The Costumer's Guide lays out research and imagery related to four iconic outfits

I stumbled upon this post while trying to look up what the name for this style of suit was. I still don’t know, but I do now know a ton more about these four specific ones. Not only does the post do an amazing job cataloguing reference images (including ones taken of John’s actual suit at the Rock and Roll Hall of Fame, and screenshots from The Beatles Rock Band video game), it also does an in-depth analysis of materials, construction and accessories, and even elaborates individually on each Beatle’s outfit one by one, noting their subtle differences. I’m consistently impressed with the communities that exist on the internet that are devoted to recreating movie objects, down to the last nut or bolt or stitch. Expect more of that stuff on here. Highlight: the medals worn on their jackets were civilian medals, as opposed to military, which had a white stripe down the middle. Other highlight: The macrame tutorial.

Dave Addey dissects an 80's classic to examine its sets, props, signs, and more

According to the about page of typesetinthefuture, the Venn diagram of “people who are interested in sci-fi” and “people who are interested in fonts” have “a remarkable overlap”. While that may be the case, it’s still cool to have Dave Addey take you on a sightseeing tour of design curiosities in a movie many other people have cut into in many other ways. Not just limited to identifying fonts, Addey goes so far as to analyze architecture, investigate interfaces, scrutinize signage, and do a little logospotting. Highlight: when he identifies that the metadata on a photo actually comes from the leftover scraps of a Letraset sheet.

Is this leaked "Death Note" script real? Gwern Branwen considers ALL the factors.

It starts with a simple enough question: In 2009, a pdf file circulated the Internet purporting to be a leaked script of Hollywood’s adaptation of the popular anime Death Note. Is it real? Gwern Branwen, in an impressive showing of detective work, breaks down various pieces of evidence to figure out the answer, ranging from checking the location and timestamp metadata on the pdf file itself, to mathematically comparing the style of the script against the supposed author’s previous works, plus a whole load of Death Note fanfiction. Not only that, but they also use probability to assess the level of confidence when weighing different factors. Overall, it’s a remarkable analysis worthy of L himself (that’s a Death Note reference).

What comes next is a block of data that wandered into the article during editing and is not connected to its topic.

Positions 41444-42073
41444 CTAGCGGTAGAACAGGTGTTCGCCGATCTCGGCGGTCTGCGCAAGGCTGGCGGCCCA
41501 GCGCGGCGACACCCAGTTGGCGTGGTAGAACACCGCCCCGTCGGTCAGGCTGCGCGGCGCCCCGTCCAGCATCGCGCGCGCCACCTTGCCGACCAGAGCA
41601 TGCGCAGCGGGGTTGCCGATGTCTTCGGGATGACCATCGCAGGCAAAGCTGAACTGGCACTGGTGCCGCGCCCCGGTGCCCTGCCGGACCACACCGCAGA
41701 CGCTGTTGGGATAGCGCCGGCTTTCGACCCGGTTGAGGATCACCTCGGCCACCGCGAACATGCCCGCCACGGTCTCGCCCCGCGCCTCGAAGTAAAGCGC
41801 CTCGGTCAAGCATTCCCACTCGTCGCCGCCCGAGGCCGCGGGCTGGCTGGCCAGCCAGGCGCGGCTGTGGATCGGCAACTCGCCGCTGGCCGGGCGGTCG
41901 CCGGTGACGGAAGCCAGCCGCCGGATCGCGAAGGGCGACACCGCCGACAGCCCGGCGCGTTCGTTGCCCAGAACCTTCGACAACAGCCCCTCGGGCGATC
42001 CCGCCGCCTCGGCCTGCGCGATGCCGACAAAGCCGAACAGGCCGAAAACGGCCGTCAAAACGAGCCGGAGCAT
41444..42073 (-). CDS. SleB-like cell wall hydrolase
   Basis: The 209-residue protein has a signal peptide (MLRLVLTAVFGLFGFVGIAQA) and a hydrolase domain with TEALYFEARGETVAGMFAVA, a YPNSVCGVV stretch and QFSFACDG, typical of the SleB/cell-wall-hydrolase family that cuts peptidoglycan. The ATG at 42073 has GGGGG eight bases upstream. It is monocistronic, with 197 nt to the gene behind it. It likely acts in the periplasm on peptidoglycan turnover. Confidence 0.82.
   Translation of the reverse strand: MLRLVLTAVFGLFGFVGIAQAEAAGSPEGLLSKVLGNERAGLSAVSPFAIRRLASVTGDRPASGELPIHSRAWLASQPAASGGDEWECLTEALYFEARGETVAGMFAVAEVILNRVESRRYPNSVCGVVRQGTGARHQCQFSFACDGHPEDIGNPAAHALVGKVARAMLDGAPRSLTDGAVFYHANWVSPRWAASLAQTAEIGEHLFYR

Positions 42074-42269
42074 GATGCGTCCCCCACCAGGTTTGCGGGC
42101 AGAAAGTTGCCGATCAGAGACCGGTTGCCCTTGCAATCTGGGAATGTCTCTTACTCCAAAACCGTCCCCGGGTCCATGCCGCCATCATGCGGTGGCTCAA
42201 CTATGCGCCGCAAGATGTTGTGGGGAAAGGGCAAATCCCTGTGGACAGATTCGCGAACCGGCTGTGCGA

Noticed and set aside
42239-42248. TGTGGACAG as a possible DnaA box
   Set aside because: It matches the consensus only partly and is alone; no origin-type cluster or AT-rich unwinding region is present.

Bradley "Gmunk" Munkowitz goes behind the scenes in creating ornate and futuristic interface graphics for the movie Oblivion

Look at this. This is just flat out beautiful. Not only that, but it has the very iceberg-y quality of something that someone spent hours and hours toiling over but that will only be seen for a few seconds at a time. As an added bonus (or curse?), you won’t be able to watch a sci-fi movie after this without paying very close attention to all the screens.

Watch the reel at the top of the page, click through the slideshows, and watch the interview with the director (and Gmunk) about their process. You get to see him nerd out over grids, I love it. Highlight: As intricate as the whole thing is, Gmunk still humbly refers to it as “just dots, lines, and circles, really”

Derrick Rossignol scrutinizes and analyzes High School Musical's portrayal of Basketball

Quick! How many of the basketball players in High School Musical are using illegal numbers on their jerseys?

Stumped? It’s two.

If you didn’t get it right, you’re probably like me in that the accuracy of regulation uniforms for high school basketball teams in the state of New Mexico isn’t the thing at the forefront of your mind when you watch High School Musical. Most likely though, neither of us are Derek Rossignol. Aside from uniform legality, Rossignol also touches on such topics as: “Does Coach Bolton actually know what he’s talking about?” and “Could the specific model of scoreboard used malfunction in a specific way it does in order to advance a specific plot point?”

Ben Burtt, sound designer on WALL-E, talks about how he created a universe "from the sound up"

Foley artists are some of the coolest people precisely because not a lot of people know they exist. Originally I had written a bunch about what Foley is and why and how the people that do it are awesome but the first 15 seconds of this video explain it better than I ever could, so just watch it. Highlight: Burtt uses a slinky to create a laser gun noise.

(Be sure to watch Part 2 as well!)